Research supports mosquito indexing system that identifies best time to act against potential West Nile virus outbreaks

Research supports mosquito indexing system that identifies best time to act against potential West Nile virus outbreaks

Researchers have unlocked some of the mysteries of West Nile virus outbreaks and shown that use of a mosquito vector-index rating system works well to identify the best time for early intervention.

via ScienceDaily: Top Health News:

July 16, 2013 — UT Southwestern Medical Center researchers have unlocked some of the mysteries of West Nile virus outbreaks and shown that use of a mosquito vector-index rating system works well to identify the best time for early intervention.West Nile infections in humans can cause long-term neurological damage and even death. The investigation analyzed a decade of West Nile infections, weather, and housing data. The 2012 data — from the nation’s largest West Nile outbreak that occurred in Dallas County, Texas — revealed that the best way to avoid an outbreak and stave off the resultant rise in human infections was to determine a mosquito vector index. The vector index value is calculated from the abundance of mosquitoes and the percentage of mosquitoes infected with West Nile virus.”When the vector index goes above 0.5 early — in June or July — large numbers of people are silently infected, and this is the best time to intervene,” said Dr. Robert Haley, chief of epidemiology and professor of internal medicine at UT Southwestern and senior author of the study published in the July 17 edition of the Journal of the American Medical Association. “In years when the vector index did not rise until late July or August, impending outbreaks just sputtered — in late summer mosquito abundance declines, and mosquitoes become less active and stop biting as much.”The study also showed that determining the number of West Nile virus infections in people is a poor way to determine how to respond to an outbreak.”After the infecting mosquito bite, it takes a week for the first symptoms to develop, a week to see people turning up at hospitals, and a week for laboratory confirmation of the diagnosis and reporting to health officials,” Dr. Haley said. “That three-week time period is crucial. Acting early from the vector index rather than after human case reports and deaths mount up can nip an outbreak in the bud. However, if mosquito data are unavailable or a decision to intervene takes longer, later intervention may still be important to terminate the outbreak.”The analysis also found that milder winters and unusually warm spring temperatures contributed to epidemic years for West Nile, a major concern as global temperatures continue to warm, Dr. …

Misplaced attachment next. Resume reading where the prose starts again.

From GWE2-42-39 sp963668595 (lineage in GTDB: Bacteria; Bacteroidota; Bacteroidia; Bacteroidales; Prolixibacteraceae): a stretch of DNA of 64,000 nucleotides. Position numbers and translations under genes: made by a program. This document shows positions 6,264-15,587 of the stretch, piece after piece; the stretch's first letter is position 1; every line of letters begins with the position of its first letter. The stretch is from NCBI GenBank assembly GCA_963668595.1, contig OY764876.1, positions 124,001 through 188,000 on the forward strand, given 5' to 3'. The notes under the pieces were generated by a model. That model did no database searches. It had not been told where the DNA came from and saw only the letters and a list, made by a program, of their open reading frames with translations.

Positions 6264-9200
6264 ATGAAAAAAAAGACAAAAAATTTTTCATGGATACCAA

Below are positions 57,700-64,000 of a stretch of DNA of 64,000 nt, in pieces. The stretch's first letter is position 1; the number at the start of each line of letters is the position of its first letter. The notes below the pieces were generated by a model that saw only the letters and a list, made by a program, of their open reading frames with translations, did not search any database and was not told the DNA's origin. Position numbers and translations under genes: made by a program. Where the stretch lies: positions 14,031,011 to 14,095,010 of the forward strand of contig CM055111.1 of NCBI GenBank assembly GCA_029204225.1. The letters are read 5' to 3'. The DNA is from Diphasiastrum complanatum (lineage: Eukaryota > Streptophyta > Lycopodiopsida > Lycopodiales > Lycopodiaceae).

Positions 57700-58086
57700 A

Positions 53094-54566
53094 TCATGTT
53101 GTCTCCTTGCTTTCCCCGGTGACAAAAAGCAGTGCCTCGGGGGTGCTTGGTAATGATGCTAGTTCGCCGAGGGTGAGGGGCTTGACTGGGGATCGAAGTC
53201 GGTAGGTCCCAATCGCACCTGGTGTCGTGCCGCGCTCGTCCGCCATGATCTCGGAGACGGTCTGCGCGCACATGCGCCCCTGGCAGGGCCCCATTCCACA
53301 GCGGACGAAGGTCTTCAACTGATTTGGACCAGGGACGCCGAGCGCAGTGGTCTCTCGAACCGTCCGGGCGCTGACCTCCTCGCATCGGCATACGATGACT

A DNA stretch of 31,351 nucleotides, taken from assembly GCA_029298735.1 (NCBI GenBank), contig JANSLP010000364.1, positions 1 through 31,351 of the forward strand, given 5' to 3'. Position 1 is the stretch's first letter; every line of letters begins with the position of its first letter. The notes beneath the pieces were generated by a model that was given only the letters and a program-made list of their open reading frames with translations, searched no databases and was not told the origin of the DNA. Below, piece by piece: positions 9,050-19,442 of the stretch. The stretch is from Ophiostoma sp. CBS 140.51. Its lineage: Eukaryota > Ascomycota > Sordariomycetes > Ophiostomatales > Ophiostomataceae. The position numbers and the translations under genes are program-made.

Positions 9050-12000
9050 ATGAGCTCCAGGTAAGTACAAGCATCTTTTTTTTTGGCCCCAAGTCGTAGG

For more info: Research supports mosquito indexing system that identifies best time to act against potential West Nile virus outbreaks

ScienceDaily: Top Health News

Research supports mosquito indexing system that identifies best time to act against potential West Nile virus outbreaks

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